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[REV 25-NOV-2014]

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Ornaments of a House: 1915

Ornaments of a House: 1915

Circa 1915. "Hallway with liquor cabinet and living room decorated with mistletoe ball and Christmas gnome by fireplace." Detroit Publishing Co. View full size.

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Corps Transrhenania zu München (Munich)

Transrhenania sei's Panier!
Nunquam retrorsum.

Corps Transrhenania is a German Studentenverbindung in Munich, founded in 1866. Its Latin slogan "Nunquam retrorsum" means "never backward."

Studentenverbindungen are an important part of German history, especially of the history of universities and students. Thank you for this great blog, i am following it no since more than two years.

Greetings from Germany,

Maybe just a regular gnome.

Give all of the other Germanic touches, maybe the gnome is a year round decoration similar to modern day garden gnomes.

On the other hand, if the figure was called a Christmas Gnome in a contemporary label then perhaps there it was recognizable to period eyes as being of the Yuletide season.

A Real Doll House?

Could this photo and the one above it of the nursery actually be interior shots of a very elaborate doll house? Both photos have such an unreal sense about them. I know the objects and things are exremely detailed but it could be a doll house that is rather larger in scale.

[No. - Dave]

Cordial words

That "Forbidden Fruit" decanter looks remarkably like today's Chambord bottle. A quick google search describes it as an American made citrus brandy, no longer in production. It's interesting that "wall words" or carefully stenciled or painted words or sayings are enjoying somewhat of a resurgence in today's interior design.

[The words (individual letters, actually) are casting shadows -- glued or pasted on. - Dave]

War club

That is not a peace pipe, it is a ceremonial war club. I think whoever decorated this house was brilliant.

Shed Some Light, Please

Those are certainly odd shaped lampshades on that brass chandelier! They look like paper "cabbages!" What ARE they made of? How would any light shine through?

A closer look

At least two of the pieces on the shelf in the nook are from Munich -- the stein with the HB logo is from the Hofbräuhaus brewery and beer hall, and the one to the right shows the Münchner Kindl (Munich child), the city's traditional emblem. Neither one is much changed in the knick-knack trade of today.

Ein Stein

One of the beer steins is obviously from a German Studentenverbindung.

(The upper right part is "sei's Panier". "Panier" means "banner" and "sei's Panier" is an expression of loyalty).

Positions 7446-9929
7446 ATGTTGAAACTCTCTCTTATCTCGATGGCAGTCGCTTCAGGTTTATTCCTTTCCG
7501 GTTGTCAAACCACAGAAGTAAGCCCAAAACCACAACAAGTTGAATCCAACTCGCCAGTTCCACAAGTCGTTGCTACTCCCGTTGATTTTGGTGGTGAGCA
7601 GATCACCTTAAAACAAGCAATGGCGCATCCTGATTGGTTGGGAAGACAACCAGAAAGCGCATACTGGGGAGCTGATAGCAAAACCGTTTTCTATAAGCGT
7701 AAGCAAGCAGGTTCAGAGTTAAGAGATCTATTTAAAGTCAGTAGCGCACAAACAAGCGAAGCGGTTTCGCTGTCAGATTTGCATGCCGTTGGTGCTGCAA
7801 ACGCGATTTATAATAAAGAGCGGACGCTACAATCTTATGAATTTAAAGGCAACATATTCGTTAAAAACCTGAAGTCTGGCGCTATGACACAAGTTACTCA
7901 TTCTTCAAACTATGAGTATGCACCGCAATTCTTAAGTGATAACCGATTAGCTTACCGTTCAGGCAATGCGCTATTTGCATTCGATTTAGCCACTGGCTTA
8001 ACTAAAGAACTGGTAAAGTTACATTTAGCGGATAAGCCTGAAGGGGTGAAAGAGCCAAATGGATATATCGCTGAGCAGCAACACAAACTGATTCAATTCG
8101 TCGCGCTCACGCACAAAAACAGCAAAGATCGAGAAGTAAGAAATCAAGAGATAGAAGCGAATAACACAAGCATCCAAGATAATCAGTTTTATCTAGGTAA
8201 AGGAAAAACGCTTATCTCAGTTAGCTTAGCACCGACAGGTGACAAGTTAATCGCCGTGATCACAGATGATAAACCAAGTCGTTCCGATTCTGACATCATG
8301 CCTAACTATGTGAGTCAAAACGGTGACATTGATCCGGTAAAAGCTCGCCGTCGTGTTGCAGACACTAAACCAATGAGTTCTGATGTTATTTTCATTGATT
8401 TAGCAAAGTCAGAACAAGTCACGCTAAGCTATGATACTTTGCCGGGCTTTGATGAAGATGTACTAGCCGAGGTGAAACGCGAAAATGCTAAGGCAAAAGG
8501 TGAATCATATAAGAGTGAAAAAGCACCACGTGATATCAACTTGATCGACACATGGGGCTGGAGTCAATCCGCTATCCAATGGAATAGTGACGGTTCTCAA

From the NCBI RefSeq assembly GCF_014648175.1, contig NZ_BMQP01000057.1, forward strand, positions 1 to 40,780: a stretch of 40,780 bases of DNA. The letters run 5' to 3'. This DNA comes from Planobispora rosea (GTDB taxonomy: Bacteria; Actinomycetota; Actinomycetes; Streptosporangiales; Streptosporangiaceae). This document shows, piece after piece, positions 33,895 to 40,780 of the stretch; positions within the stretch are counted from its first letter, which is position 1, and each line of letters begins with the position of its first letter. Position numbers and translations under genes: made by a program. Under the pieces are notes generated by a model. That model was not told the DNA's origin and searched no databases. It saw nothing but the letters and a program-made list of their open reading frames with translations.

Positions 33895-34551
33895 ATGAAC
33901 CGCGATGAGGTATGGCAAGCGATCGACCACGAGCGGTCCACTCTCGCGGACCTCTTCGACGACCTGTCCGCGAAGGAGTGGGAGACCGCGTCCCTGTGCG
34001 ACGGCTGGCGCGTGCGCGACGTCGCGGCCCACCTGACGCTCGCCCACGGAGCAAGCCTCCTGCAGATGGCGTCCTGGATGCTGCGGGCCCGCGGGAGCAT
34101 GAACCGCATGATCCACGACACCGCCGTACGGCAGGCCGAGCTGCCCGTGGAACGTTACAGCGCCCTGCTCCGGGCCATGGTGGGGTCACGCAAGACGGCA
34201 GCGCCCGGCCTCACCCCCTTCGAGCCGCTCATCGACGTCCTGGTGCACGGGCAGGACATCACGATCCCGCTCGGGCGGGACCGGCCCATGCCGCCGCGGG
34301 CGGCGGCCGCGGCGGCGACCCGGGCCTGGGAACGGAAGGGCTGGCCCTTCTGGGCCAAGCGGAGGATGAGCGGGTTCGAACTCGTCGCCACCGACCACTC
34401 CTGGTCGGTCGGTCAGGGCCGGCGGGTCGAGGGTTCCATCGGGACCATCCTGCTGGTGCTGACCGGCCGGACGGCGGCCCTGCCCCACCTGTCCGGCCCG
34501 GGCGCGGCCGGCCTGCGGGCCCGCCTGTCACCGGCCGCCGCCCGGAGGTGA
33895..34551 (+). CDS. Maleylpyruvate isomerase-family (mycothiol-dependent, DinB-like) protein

[The bottom part looks Latin. - Dave]

One Treasure

Not all of the steins on the shelf above the liquor cabinet are German - or steins for that matter. I noticed one rather nice porcelain tumbler (?) with the portraits of Kinge Edward VII and his wife Queen Alexandra. Perhaps dating to their coronation in 1902. He died in 1910 and in 1915 his son, George V, would have been King.


The whole "quotes on the wall" thing is so trendy right now. I never would have thought that was something being done in 1915!

Christmas Time

The beer glasses and steins along the top shelf on the right look German. Things brought over from their family or part of their European travels? Hmm...

And perhaps it isn't about how simple Christmas is but how you celebrate it. If you don't put your heart in it, it becomes shallow and meaningless, whether you make home decorations or buy an entire holiday catalog. That is why I love the Christmas Markets in Germany... Yes it is about selling/buying stuff too but the feeling you get out of it is pure joy and love. People come out just to drink a glass of Gluehwein and talk with friends. You feel the Christmas spirit.

At some time, during the violent thunderstorm

The gnome had been waiting so long for his revenge. Every Christmas season, year after year, the humans who thought this magnificent home was theirs seemed to delight in ridiculing his mishapened body, his huge head, even the frozen smile he was forced to wear. For eleven months he found comfort and a kind of gnomish warmth in the storage trunk up in the attic but then, with no warning, he'd be dragged downstairs and put on display right here on this hard, drafty floor where all the human people could laugh at him.

Little Gertrude especially went out of her way to add misery to his small world, giving out with a kick of a fancy patent leather shoe every time she walked by. It wasn't so much the rude kick as it was the mocking grin on that rich mug of hers, looking down at him with those blue eyes that reflected the opulence around her. She knew he was helpless to stop her.

But she was wrong, oh, ever so wrong.